Well, it is very relevant to my case and I've been on the roller coaster for 30 years. That's a long, long ride. I dont' know how many more upsidaisies I've got in me. Dealing with all the emotions of a potential answer took every ounce of emotional equilibrium I have.
Riding out this rumour is waking me up in the middle of the night full of dread. For the first time in a very long time, I can't breathe myself back to sleep. I have discovered how vulnerable I am. I can absolutely withstand finding out it's not panning out but I can only weather that once. Well, I guess I could do it more than once but I absolutely choose not to. I just don't have the strength to rehearse it and then do it.
I may drop out for a while because now I find myself really drawn to this thread and I don't like the mixed state I create in myself.
You're not the only person who has heard this and passed on the information. I'm not saying it's the right or wrong thing to do. I don't know what I would do, myself, in your situation. Many people welcome it, I'm sure, and some may prefer any information to no information. Personally, I just don't want to ride. I want to wait.
ETA I totally hear you re the implications of a life-long retroviral infection. Those of us who feel we fit neatly into the ME/CFS box are dealing with very complex emotions. I know I am.
I appreciated this message, Anne, both for the information and your tone--very steadying--
Hi Koan I see your point. I wanted to protect people from a hard fall if there would be one (it may be that the results pan out! Or at least partially). When I heard that news I became anxious that so many people put themselves on the line so early (including the wonderful Hillary Johnson).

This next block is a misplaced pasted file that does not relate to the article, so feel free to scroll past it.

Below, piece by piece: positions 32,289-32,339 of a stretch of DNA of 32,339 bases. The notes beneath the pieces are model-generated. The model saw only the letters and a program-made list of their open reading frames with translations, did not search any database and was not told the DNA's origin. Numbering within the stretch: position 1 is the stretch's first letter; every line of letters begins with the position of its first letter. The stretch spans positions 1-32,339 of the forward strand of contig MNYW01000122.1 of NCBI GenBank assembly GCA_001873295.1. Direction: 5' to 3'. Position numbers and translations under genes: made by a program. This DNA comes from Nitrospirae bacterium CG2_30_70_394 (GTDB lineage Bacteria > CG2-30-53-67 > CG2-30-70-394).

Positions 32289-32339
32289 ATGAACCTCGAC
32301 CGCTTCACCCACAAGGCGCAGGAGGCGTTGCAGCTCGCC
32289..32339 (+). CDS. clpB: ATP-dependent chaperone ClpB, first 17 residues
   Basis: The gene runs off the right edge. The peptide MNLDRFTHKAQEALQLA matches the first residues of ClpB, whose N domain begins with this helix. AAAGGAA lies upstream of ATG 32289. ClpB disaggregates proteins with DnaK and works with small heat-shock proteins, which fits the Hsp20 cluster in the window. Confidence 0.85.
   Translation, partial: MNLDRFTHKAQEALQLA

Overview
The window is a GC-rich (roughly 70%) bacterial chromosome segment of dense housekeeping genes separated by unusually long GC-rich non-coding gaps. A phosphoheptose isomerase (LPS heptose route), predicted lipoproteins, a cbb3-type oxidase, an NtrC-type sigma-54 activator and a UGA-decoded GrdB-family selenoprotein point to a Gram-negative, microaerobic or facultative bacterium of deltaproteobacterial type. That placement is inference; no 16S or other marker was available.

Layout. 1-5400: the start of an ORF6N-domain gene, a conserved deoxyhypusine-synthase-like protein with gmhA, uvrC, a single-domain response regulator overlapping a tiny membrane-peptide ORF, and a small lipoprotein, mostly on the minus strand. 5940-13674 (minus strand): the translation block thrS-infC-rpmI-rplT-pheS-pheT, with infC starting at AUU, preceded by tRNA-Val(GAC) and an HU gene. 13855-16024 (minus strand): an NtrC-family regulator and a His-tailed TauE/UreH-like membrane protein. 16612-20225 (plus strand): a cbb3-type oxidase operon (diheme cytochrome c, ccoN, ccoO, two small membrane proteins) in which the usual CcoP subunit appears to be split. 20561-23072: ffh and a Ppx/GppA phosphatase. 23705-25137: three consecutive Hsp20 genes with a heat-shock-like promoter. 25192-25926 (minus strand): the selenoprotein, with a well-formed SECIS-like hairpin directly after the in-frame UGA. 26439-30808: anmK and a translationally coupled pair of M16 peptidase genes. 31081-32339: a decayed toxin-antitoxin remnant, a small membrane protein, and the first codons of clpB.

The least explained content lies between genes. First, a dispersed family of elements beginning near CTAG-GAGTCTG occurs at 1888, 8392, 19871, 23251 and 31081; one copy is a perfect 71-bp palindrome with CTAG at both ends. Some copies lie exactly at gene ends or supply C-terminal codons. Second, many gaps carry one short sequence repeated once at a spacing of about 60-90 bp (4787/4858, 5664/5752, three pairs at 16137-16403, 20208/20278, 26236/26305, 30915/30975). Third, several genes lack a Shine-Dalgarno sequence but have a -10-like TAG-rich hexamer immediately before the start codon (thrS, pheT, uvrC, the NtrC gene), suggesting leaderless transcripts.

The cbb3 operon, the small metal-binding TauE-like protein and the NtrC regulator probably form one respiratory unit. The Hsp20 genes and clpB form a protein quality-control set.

But I didn't confirm it--ie I did not ask which scientists where and when and may I speak with them? I just am not in a position to do that...I don't feel so anyway.
I'm sorry it's causing you anxiety (the rumor). I guess it's ramping up the "what if" that you speak of in regards to buddhist practice. The anxiety from "how come" and "what if"...uggggg....
The problem is there's no really good answer except a time machine to undo the moment one fell ill, by whatever means....
I see where you're coming from. As I said, I don't know what I would have done in your place.
I just don't put myself in the path of unnecessary drama and for me, and I speak only only for me, this is unnecessary. I will wait without speculation, without what if. I'm just gonna wait and see what is.
replications and stuff
Actually, 6-9 months to publication was very fast for a mainstream journal, I was a researcher before CFS and have sometimes waited over two years to get an article peer-reviewed and published.
But, while that wait time might be true for a publication in a journal like 'Science,' as others have mentioned, today there are many rapid publication outlets for peer reviewed studies, including online.
I believe we could see the first independent studies much sooner than 6-9 months. A PCR study can be completed in a month or less, once the samples are collected. If a new PCR test is designed, which would be a good idea for any credible confirmation, then add a little time for that, but how much time depends on the sophistication of the lab, some are very fast. Then the write-up is a month or two, rapid peer review can be another month. So maybe 3-4 months, starting from the initial Science article. Doing the math, we might see an online publication of a peer-reviewed study in just a few months, maybe as soon as mid December or early January.